Despite multiple reports on the subject, The New York Times, The Washington Post, the Los Angeles Times, and the Associated Press have ignored several important issues concerning a proposal by Sen. Mike DeWine (R-OH) to resolve any potential legal problems involving the Bush administration's warrantless domestic surveillance program by crafting legislation that would exempt the program from the Foreign Intelligence Surveillance Act.
Despite multiple reports on the subject, The New York Times, The Washington Post, the Los Angeles Times, and the Associated Press have ignored several important issues concerning a proposal by Sen. Mike DeWine (R-OH) to resolve any potential legal problems involving the Bush administration's warrantless domestic surveillance program by crafting legislation that would exempt the program from the Foreign Intelligence Surveillance Act (FISA). In all but one of these reports the media have ignored the potential infringement on the constitutional rights of Americans that DeWine's proposal would authorize. They also have failed to note the sharp differences between this latest proposal and one DeWine offered in 2002, which would have given the executive branch greater latitude under FISA but was rejected by the Bush Justice Department as likely unnecessary and possibly unconstitutional, even though it was narrowly tailored to avoid constitutional problems.
Since it was first reported on February 15 that DeWine was crafting legislation to allow the National Security Agency's (NSA) warrantless surveillance program to be exempt from FISA, the proposal has been frequently referenced in reports on the debate over the program:
But none of these reports noted that, by exempting the surveillance program from the restrictions under FISA, the DeWine proposal would grant the administration significantly more latitude -- and could thereby threaten Fourth Amendment rights to a significantly greater extent -- than his 2002 attempt to lower FISA's standard of proof for conducting surveillance of non-U.S. persons, who are entitled to less constitutional protection than the U.S. persons who would also be impacted by DeWine's current proposal. In fact, none of the reports even mentioned DeWine's 2002 bill, even though the Post and Los Angeles Times have previously reported on it.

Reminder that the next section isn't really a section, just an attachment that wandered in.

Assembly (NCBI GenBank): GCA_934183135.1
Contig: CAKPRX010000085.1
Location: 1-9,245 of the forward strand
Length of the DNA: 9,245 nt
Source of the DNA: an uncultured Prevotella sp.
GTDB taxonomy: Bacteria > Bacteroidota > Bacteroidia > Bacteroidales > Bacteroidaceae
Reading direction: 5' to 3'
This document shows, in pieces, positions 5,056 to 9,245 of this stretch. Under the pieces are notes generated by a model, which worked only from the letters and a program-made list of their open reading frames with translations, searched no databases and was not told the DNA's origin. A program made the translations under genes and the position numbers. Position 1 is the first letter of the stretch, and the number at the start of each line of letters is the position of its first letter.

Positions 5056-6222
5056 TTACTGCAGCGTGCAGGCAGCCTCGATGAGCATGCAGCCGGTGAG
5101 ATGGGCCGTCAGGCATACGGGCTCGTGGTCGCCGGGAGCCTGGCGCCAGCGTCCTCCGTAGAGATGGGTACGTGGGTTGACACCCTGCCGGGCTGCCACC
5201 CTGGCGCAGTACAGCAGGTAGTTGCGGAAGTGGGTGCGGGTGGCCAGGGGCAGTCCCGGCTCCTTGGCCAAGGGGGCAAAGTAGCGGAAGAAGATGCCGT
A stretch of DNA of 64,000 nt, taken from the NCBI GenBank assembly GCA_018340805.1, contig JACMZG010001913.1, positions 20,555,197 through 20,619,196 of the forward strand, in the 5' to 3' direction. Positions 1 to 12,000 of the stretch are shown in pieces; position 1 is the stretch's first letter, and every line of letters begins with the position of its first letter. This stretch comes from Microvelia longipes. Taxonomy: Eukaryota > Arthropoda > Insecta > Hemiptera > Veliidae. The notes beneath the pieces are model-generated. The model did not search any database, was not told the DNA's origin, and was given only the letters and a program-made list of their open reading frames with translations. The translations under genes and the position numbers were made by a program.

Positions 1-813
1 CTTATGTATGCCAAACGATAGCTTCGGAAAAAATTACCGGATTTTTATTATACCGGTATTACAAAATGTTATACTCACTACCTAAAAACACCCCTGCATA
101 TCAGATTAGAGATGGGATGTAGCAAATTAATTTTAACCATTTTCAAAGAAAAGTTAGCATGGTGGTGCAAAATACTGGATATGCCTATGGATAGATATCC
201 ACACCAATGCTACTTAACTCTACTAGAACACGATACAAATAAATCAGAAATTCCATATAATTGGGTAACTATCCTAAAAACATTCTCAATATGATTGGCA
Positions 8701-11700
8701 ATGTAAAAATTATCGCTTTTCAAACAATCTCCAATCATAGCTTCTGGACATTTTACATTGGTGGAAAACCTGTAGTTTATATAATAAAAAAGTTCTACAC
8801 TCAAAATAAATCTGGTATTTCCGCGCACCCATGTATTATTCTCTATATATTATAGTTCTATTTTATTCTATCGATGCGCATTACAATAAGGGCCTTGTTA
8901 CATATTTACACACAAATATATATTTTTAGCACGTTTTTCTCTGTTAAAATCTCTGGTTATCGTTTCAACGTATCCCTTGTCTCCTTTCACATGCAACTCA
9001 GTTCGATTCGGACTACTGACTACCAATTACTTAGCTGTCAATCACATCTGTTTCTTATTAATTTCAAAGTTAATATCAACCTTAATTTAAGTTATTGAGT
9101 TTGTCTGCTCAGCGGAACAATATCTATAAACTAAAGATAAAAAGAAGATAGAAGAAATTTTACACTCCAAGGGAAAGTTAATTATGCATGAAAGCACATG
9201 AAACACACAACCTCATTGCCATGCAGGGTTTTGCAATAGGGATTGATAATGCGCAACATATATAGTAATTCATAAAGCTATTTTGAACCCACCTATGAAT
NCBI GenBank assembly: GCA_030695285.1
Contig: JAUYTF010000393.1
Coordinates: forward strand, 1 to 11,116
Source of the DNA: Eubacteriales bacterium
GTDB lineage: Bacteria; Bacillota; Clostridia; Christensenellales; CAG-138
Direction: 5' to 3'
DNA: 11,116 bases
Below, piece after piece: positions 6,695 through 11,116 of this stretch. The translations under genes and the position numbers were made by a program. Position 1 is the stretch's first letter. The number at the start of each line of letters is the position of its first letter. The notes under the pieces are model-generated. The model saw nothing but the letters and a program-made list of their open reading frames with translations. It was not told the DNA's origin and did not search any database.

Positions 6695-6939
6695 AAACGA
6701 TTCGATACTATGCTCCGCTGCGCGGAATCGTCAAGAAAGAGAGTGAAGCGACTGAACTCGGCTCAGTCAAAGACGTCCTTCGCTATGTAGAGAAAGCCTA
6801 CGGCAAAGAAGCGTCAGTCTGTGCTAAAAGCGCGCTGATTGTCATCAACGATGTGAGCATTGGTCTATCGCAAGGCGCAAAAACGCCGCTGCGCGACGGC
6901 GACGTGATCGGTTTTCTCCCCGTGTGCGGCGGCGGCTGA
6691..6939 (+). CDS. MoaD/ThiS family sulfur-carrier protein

As Media Matters for America has documented, DeWine offered legislation to reduce FISA's standard for conducting electronic surveillance of non-U.S. persons from "probable cause" to "reasonable basis" in 2002, but the administration refused to support the legislation, saying in a statement from the Justice Department that it was likely unnecessary and possibly unconstitutional.
Beyond omitting any mention of DeWine's 2002 proposal, the recent reports' failure to explore what DeWine's current proposal would mean for the standard of proof required by the warrantless domestic surveillance program is even more glaring, given the widely varying administration accounts of what that standard is. As Media Matters has documented, while the Justice Department has maintained that the operative standard required for the NSA to conduct warrantless surveillance is "essentially the same" as the "probable cause" standard required under FISA, Gen. Michael V. Hayden, deputy director of national intelligence, previously stated that the standard of proof under the NSA program is "a bit softer than it is for a FISA warrant," and directly acknowledged, in response to a question from a reporter, that the warrantless domestic surveillance program had adopted a "lower standard" than required under FISA. Hayden is the former head of the NSA and was the first administration official to publicly defend the program.
Even general concern about the constitutionality of DeWine's latest proposal has been largely ignored. Of the major newspapers, only the February 17 Los Angeles Times report noted that DeWine's proposal could be unconstitutional:
Critics have called the DeWine approach inadequate.
"To simply exclude communications from the coverage of FISA and allow secret wiretapping without a warrant ... would be a clear violation of the 4th Amendment," Kate Martin, director of national security studies at George Washington University, said in an e-mail message.